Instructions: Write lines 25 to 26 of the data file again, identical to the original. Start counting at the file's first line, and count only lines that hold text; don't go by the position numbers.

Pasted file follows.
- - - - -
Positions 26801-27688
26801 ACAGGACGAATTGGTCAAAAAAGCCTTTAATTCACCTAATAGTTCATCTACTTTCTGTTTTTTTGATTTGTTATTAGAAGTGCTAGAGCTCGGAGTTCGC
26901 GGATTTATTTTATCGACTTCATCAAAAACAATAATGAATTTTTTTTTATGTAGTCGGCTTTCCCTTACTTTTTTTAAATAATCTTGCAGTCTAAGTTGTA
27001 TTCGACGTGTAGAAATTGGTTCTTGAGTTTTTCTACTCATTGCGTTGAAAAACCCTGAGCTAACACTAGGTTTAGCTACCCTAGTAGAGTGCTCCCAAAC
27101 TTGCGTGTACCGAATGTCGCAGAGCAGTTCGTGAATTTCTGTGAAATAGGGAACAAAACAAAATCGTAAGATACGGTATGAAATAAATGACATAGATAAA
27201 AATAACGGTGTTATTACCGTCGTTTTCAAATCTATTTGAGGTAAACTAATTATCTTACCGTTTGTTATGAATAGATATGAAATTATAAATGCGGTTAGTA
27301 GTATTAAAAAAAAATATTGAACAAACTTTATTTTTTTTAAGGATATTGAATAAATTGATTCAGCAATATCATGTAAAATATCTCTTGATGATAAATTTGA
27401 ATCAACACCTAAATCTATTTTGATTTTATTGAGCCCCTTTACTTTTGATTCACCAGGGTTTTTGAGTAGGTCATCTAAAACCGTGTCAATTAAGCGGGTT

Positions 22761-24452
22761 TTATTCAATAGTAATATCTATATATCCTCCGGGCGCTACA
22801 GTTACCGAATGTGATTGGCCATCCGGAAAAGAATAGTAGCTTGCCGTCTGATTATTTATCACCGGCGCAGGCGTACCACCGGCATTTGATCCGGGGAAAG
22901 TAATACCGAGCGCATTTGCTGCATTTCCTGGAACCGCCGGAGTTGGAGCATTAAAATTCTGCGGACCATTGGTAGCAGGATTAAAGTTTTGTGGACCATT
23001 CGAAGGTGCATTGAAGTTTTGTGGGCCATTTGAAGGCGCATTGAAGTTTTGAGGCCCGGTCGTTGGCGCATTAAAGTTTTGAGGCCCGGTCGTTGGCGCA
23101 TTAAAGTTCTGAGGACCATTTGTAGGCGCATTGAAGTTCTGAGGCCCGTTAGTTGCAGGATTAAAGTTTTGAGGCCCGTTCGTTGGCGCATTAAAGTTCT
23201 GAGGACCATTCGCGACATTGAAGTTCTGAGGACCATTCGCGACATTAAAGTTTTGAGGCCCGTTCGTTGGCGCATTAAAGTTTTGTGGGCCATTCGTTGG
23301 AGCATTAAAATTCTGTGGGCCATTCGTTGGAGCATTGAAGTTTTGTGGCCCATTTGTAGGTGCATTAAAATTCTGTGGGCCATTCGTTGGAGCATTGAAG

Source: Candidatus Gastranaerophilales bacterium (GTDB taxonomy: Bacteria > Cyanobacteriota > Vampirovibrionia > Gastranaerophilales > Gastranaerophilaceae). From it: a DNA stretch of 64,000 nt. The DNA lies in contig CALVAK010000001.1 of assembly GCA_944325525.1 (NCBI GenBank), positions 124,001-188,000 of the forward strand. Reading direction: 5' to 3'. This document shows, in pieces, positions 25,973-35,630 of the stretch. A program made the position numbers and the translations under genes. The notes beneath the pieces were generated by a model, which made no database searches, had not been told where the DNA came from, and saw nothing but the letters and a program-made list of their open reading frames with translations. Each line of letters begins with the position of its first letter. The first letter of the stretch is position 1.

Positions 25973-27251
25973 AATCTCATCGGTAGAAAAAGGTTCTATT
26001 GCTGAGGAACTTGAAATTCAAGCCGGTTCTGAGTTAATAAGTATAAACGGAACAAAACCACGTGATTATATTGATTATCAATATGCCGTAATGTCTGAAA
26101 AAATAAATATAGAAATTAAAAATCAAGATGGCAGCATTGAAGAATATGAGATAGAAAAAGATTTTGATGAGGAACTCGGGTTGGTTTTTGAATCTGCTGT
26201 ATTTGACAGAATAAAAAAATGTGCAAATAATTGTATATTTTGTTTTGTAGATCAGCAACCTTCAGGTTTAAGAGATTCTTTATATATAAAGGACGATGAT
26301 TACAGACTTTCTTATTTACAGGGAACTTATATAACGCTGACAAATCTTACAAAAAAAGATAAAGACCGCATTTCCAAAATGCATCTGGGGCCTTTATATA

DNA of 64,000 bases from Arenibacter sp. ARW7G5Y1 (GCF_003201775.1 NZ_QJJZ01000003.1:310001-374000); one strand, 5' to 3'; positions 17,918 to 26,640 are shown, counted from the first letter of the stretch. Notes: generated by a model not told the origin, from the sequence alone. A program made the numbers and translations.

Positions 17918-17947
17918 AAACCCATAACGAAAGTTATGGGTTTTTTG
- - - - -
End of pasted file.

Positions 17918-17947
17918 AAACCCATAACGAAAGTTATGGGTTTTTTG